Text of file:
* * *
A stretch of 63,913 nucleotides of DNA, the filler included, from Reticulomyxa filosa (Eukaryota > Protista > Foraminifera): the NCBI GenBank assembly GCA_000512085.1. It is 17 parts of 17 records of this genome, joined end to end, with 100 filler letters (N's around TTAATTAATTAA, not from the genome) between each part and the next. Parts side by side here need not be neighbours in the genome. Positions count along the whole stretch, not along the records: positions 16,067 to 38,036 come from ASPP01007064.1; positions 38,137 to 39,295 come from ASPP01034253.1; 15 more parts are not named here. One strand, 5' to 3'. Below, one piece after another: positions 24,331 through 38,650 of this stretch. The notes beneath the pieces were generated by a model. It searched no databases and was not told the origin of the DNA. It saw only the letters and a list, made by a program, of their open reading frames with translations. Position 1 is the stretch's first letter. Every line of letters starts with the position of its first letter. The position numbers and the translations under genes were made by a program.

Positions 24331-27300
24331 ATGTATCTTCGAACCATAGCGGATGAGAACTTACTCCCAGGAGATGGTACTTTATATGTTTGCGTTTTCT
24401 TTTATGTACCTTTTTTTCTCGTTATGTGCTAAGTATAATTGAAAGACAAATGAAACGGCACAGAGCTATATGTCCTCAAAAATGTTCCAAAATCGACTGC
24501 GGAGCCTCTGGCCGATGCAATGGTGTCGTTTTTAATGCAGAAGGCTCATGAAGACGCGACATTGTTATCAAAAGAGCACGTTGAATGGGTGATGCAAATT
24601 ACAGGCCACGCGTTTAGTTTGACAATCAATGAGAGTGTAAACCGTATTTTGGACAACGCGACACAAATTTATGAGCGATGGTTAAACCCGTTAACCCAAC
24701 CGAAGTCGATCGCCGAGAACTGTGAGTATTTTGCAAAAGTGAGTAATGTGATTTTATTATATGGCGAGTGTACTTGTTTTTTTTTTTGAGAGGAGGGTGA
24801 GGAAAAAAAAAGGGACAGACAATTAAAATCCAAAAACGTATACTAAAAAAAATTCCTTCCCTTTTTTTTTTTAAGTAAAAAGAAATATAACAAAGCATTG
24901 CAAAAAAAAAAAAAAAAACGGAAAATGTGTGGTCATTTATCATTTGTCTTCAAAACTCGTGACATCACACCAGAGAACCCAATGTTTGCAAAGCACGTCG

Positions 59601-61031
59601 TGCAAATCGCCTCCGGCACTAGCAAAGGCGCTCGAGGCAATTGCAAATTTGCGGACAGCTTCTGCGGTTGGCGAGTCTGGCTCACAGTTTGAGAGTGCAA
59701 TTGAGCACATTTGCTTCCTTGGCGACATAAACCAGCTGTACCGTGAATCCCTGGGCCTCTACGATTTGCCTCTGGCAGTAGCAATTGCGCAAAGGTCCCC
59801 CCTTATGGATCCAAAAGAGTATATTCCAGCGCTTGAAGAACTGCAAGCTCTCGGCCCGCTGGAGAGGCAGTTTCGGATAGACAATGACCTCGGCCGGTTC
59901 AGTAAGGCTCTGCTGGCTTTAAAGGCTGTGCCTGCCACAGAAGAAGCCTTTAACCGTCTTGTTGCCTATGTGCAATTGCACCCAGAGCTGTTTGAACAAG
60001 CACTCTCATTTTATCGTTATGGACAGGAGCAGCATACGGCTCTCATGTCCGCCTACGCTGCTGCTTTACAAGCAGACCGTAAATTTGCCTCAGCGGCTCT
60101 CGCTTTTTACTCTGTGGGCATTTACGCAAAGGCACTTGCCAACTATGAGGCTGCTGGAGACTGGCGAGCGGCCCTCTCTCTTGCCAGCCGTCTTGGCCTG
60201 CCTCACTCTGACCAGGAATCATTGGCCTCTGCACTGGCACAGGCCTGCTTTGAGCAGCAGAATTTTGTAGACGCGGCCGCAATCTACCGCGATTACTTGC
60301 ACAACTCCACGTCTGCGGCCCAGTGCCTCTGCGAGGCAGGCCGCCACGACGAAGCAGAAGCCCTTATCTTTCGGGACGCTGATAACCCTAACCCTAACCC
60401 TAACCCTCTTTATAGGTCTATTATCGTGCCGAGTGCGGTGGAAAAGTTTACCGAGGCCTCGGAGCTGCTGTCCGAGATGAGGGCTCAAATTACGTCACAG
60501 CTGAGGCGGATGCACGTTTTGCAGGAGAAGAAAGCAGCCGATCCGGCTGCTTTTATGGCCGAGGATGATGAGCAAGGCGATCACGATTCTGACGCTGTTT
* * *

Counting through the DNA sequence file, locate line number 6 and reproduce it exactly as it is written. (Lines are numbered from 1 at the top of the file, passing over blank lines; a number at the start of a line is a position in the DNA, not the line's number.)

24601 ACAGGCCACGCGTTTAGTTTGACAATCAATGAGAGTGTAAACCGTATTTTGGACAACGCGACACAAATTTATGAGCGATGGTTAAACCCGTTAACCCAAC